Bryar Hebb is 15 years old from Fredonia, a small farming community in southeast Kansas. He is a farm kid. He has not had an easy road in life. When he was 2 years old, he was diagnosed with Legg-Perthes disease in the right hip. He is in constant pain. He pushed the pain aside because he wanted to play football. Football is a sport he has always wanted to play. He worked and worked, playing and practicing through the pain until the hip is finally almost healed. It’s still a square peg in a round hole, but Bryar overcame that.
Bryar has always been a big guy, with weight always an issue. He has always been bigger than other kids his age, unintentionally intimidating others. His size has bothered him. You can imagine that junior high school kids can sometimes
be cruel, but Bryar played it off. Now, as a high school, he was 6 feet tall and 355 pounds – a football coach’s dream. He knows his stuff, has some quickness, and with his size can fill some holes. Bryar lettered in football this year, one of only two freshman to letter for his high school team.
The Decision to Wrestle
Building off his football success, Bryar decided to go out for wrestling this past November. Bryar knew he’d need to lose weight as the maximum weight for heavyweight is 285 pounds. Bryar wavered about wrestling since he wasn’t sure he could lose 70 pounds in time.
After some thought and soul searching, he decided he wanted to give it a go. So, on November 20, 2015, Bryar weighed in. The scale read 340.6 pounds. He wasn’t happy, but wasn’t terribly upset either. He’d lost some weight, just not enough. He stuck it out, practicing with the Fredonia Yellowjacket Wrestling team.
With a squad of just 13 members, including Bryar, each wrestler is valued. He practices with them, goes to meets with them, does everything an active member of the squad would do, other than wrestle. If he were lucky, he might have an exhibition match at a few meets. Through the regular season, Bryar had just one exhibition match. He didn’t like staying on the sidelines, doing nothing while his team strutted their stuff.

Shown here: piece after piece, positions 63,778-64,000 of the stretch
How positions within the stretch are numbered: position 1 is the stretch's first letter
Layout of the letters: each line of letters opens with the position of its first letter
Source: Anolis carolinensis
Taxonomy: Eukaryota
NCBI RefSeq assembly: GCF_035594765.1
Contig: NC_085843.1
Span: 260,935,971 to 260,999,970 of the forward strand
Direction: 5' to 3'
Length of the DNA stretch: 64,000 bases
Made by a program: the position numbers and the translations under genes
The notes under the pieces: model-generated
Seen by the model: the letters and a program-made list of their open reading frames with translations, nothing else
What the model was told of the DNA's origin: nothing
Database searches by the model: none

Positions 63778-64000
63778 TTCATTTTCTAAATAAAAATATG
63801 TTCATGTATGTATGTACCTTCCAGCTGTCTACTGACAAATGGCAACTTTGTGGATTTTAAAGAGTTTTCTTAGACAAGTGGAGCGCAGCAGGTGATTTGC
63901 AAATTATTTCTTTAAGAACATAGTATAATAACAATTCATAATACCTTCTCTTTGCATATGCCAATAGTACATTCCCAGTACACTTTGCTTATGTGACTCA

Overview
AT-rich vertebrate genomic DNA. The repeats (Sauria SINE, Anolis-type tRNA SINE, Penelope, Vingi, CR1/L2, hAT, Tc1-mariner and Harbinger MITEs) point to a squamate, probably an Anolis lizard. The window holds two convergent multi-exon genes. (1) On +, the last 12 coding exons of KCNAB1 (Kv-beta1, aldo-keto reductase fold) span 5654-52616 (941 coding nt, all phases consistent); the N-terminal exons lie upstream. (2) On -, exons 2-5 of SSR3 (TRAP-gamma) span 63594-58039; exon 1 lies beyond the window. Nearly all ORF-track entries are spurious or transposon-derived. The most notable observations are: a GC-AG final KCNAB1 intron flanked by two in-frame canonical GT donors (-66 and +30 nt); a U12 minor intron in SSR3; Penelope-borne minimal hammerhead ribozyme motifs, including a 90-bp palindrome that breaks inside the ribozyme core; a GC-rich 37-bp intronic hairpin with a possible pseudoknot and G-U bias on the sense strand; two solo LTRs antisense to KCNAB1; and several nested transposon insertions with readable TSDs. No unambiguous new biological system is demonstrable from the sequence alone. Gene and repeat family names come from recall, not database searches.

A Renewed Commitment and Team Support
At that time, Bryar made a decision. He wanted to wrestle in the last home wrestling tournament which was 8 weeks away. At the start of wrestling season, he had 70 pounds to lose before he could actively wrestle. He consulted with his coaches, Aaron Haselwood (head coach) and Charl Hill (assistant coach) to see what he needed to do to reach his goal.
A plan was established. His coaches and team have encouraged him the entire journey. Teammates ran with him, encouraged him, wanted to see him succeed. He started watching what he ate and exercising constantly. His regiment included going into the gym on weekends, running the track in town, or even running out in the country at 4 a.m. with a flashlight to guide him through the dark. He poured his heart into losing the weight. He stayed dedicated to his commitment of clean eating, exercising and positive attitude.
285 Pounds or Bust
As a young man of his word, Bryar wouldn’t give up. Yes, there were times he wanted to stay home and relax, but he couldn’t let himself or his team down. He kept driving, and as the days ticked by, the weight slowly came off. Weeks ticked down to days, days down to hours, and hours to minutes. At the last weigh in on January 30, 2016, he had to hit the scales at 285 pounds or less, or he wouldn’t be able to compete. His coaches, his family, his peers were all cheering him on, waiting to see if he achieved his goal. Just eight weeks after he committed to losing the weight, Bryar weighed in at 285 pounds and reached his goal. Success!
Coaches Haselwood and Hill were very impressed he achieved his goal. Many doubted Bryar’s ability to lose the weight, especially since he’s just a 15 year old kid. He wrestled competitively for the first time in the Fredonia Invitational, wrestling three times that day. He lost his first match, won his second by PIN, and lost his third by decision. Despite the highs and lows of the match outcomes, Bryar was fulfilling his dream by wrestling competitively.
Bryar faced a near impossible mountain to climb, but he did it with determination and a will to compete. Now, he is an active member of the wrestling squad. The next stop for Bryar’s wrestling team is regionals this weekend. Win or lose, Bryar is already a big winner.
Bryar’s courage, commitment and sheer stubbornness to never give up has inspired many in Fredonia and beyond.
EDITOR’S NOTE: Thanks to Kelly Odell for submitting the idea for this story and Amy Hebb for her contribution.